DONALD L. WESTAD, Employee/Appellant, v. Y R SHARP CONCRETE CONSTR., and SELF-INSURED/BERKLEY RISK ADMIN., Employer-Insurer, and MINNESOTA DEP=T OF ECONOMIC SECURITY, Intervenor.
WORKERS= COMPENSATION COURT OF APPEALS
JULY 10, 2003
CAUSATION - GILLETTE INJURY. The compensation judge could reasonably conclude that the employee=s expert=s opinion was based upon an erroneous understanding of the employee=s job activities and therefore was not persuasive to support the employee=s claim that his left knee condition was work-related. The compensation judge reasonably found, based on substantial evidence, that the employee failed to prove that he sustained a Gillette left knee injury on June 27, 2001, as a result of his work activities.
Determined by Rykken, J., Johnson, C.J., and Stofferahn, J.
Compensation Judge: Kathleen Behounek
MIRIAM P. RYKKEN, Judge
The employee appeals the compensation judge=s finding that the employee failed to prove that he sustained a Gillette injury to his left knee arising out of and in the course of his employment with the employer as of June 27, 2001. We affirm.
Donald Westad, the employee, worked as a concrete foreman for Y.R. Sharp Concrete Construction, the employer, for approximately 29 years, until June 27, 2001. On that date the employee earned a weekly wage of $1,100.00. The employer was self-insured for workers= compensation liability at that time. As of the date of the hearing, the employee was 54 years old and was a high school graduate with no post-secondary degrees. The employee=s job required the employee to perform concrete work and to supervise a crew of three to eight people. The concrete work involved building concrete forms, leveling and finishing the concrete. Edging was part of the finishing work, which required the employee to squat and kneel. In the off season, the employee operated snow plows, performed maintenance and did inside shop work.
The employee developed problems with his left knee in 1985, and underwent an arthroscopic meniscectomy and debridement with Dr. Philip Haley in February 1986. The employee alleged no specific injury for this condition and made no claim that the condition was work-related. The employee was not treated for his left knee again until 1996 when he reported left knee pain with no specific injury alleged. Dr. Haley diagnosed osteoarthritis and prescribed anti-inflammatory medications.
In October 1998, during a physical examination and DOT exam with his family physician, Dr. Gregory Eigner, the employee reported regular left knee pain and exhibited limited flexion and swelling. Dr. Eigner diagnosed osteoarthritis of the left knee and recommended Advil or anti-inflammatory medication to treat his osteoarthritis. Dr. Eigner also referred the employee for an orthopedic consult, if he experienced a lack of benefit from the medication, Ato discuss possible operative options.@ Dr. James Green, orthopedic specialist, examined the employee in February 1999, prescribed medication, and later provided three Synvisc injections. In 2000, medical records indicate that the employee would be a candidate for knee replacement surgery in the future, at the point when he was no longer able to function with anti-inflammatory medication.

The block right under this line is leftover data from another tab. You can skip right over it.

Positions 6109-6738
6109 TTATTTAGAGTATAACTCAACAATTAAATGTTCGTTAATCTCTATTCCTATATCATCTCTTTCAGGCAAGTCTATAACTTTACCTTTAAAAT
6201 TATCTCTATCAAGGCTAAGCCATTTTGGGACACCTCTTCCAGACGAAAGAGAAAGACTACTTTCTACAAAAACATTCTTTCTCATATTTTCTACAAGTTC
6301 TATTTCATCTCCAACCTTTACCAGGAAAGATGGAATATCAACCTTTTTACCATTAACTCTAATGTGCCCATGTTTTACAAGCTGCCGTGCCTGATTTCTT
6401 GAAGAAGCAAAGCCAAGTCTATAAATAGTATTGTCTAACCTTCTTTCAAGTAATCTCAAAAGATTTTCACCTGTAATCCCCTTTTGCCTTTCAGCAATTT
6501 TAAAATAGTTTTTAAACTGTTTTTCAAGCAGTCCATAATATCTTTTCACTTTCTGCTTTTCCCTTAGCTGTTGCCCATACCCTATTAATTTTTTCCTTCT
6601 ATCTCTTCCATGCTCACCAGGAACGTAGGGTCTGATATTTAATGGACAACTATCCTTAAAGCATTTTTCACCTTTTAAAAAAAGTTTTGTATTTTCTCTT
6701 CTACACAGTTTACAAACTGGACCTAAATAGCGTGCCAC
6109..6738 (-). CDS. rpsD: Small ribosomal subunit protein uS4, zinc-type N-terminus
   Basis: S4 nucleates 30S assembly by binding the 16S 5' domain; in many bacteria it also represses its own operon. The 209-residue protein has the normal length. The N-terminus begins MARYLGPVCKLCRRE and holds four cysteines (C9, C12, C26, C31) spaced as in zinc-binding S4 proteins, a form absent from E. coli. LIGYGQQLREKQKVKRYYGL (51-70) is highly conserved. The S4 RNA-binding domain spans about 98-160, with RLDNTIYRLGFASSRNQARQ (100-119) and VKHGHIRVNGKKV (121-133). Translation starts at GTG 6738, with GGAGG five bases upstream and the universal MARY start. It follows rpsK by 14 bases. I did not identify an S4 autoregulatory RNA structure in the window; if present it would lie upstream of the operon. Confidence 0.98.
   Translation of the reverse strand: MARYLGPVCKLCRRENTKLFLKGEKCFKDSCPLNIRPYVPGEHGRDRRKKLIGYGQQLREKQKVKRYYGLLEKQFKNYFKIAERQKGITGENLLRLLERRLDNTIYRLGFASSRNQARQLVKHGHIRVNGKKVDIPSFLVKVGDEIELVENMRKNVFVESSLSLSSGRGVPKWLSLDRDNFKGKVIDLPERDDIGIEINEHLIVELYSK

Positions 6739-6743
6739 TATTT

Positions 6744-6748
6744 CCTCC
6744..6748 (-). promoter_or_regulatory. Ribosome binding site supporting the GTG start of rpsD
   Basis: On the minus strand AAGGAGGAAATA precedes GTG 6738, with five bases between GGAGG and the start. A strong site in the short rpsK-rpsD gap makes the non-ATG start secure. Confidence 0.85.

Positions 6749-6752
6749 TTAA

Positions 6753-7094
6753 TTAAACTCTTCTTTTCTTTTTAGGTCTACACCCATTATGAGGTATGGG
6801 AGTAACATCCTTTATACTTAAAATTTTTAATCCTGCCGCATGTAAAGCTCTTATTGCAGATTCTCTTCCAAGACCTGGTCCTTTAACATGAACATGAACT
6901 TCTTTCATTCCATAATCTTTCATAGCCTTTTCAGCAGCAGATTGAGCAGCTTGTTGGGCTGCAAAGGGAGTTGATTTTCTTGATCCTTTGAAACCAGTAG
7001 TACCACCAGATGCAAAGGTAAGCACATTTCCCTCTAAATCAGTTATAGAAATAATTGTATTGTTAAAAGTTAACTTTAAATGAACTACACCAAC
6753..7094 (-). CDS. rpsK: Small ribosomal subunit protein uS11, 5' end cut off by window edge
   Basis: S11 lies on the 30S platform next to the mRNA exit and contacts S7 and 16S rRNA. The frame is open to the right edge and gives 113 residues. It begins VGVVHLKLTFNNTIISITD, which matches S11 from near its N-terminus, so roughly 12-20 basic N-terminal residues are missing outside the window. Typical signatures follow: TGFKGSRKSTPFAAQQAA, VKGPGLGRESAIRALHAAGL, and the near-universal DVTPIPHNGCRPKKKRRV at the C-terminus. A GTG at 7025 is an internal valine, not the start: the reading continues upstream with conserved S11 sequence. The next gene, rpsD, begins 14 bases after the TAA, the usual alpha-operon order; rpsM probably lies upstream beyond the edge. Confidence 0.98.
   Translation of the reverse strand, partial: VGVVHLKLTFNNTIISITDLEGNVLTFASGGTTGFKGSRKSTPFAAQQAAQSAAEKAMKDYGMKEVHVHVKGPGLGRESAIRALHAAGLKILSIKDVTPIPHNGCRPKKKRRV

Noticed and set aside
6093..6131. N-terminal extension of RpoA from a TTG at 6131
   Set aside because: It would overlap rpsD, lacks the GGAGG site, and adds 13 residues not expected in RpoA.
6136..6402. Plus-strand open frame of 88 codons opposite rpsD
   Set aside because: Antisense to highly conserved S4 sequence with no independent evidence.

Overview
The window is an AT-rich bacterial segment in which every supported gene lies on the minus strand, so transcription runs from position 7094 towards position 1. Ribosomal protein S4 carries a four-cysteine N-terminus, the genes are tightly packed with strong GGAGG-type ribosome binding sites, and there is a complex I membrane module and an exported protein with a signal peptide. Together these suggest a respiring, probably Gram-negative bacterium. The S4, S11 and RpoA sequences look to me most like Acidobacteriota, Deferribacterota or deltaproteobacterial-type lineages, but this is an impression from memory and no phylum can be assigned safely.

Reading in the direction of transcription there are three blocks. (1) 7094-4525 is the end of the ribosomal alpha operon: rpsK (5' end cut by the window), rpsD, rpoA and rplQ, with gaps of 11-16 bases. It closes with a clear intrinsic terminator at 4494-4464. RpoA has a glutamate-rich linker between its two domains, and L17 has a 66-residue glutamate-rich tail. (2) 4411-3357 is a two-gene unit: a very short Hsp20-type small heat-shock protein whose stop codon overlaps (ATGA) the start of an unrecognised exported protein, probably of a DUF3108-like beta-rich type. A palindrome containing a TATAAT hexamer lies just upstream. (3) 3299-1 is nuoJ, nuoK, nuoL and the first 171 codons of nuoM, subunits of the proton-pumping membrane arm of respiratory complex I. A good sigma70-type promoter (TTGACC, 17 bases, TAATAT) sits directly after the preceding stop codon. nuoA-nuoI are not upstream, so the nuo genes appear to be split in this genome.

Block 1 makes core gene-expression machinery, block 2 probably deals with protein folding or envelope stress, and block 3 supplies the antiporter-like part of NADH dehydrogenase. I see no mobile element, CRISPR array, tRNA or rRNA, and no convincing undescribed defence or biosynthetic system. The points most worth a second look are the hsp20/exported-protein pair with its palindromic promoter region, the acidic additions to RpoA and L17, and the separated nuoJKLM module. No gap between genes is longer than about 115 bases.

The employer offered the employee a supervisory job in 2001, based partly upon the employee=s knee problems. The employee rejected the offer because it was an indoor job. The employee continued to work his regular job, but testified that the pain became more severe and more frequent over the last two years. He also testified that the pain was worse at the end of the week, and that if he did additional squatting or kneeling, his pain and swelling would worsen. At that time, the employee=s treating physician had imposed no work restrictions on the employee.
On June 27, 2001, the employee left for a two-day vacation. When he returned the following Monday, he was terminated for work performance issues and lack of communication. There is no written documentation of these issues. The employee continued to treat for his knee condition, and was referred to an occupational medicine physician, Dr. Olaniyi Kuku, in October 2001. Dr. Kuku recommended that the employee not do any kneeling or squatting in work activities, and opined that the employee=s knee condition was work-related. In a later deposition, Dr. Kuku opined that he would have placed work restrictions of no kneeling or squatting on the employee in 1999. Dr. Kuku explained that the employee=s work activities substantially aggravated and accelerated the employee=s underlying osteoarthritis condition in the left knee. A supplemental report from Dr. Kuku indicated that the employee=s work activities as a concrete finisher from March 31, 1998, through June 27, 2001, were a substantial contributing cause of the employee=s need for permanent restrictions and medical treatment.
On April 16, 2002, the employee was examined by Dr. Mark Friedland at the employer=s request. Dr. Friedland opined that the employee was a candidate for total knee replacement surgery but that he would not need work restrictions until after the replacement. Dr. Friedland opined that the employee=s work activities were not a substantial contributing cause of the employee=s knee condition, noting that the employee had chosen to continue these activities on a self-employed basis and that the employee=s treating physicians had not told him to stop those activities at work.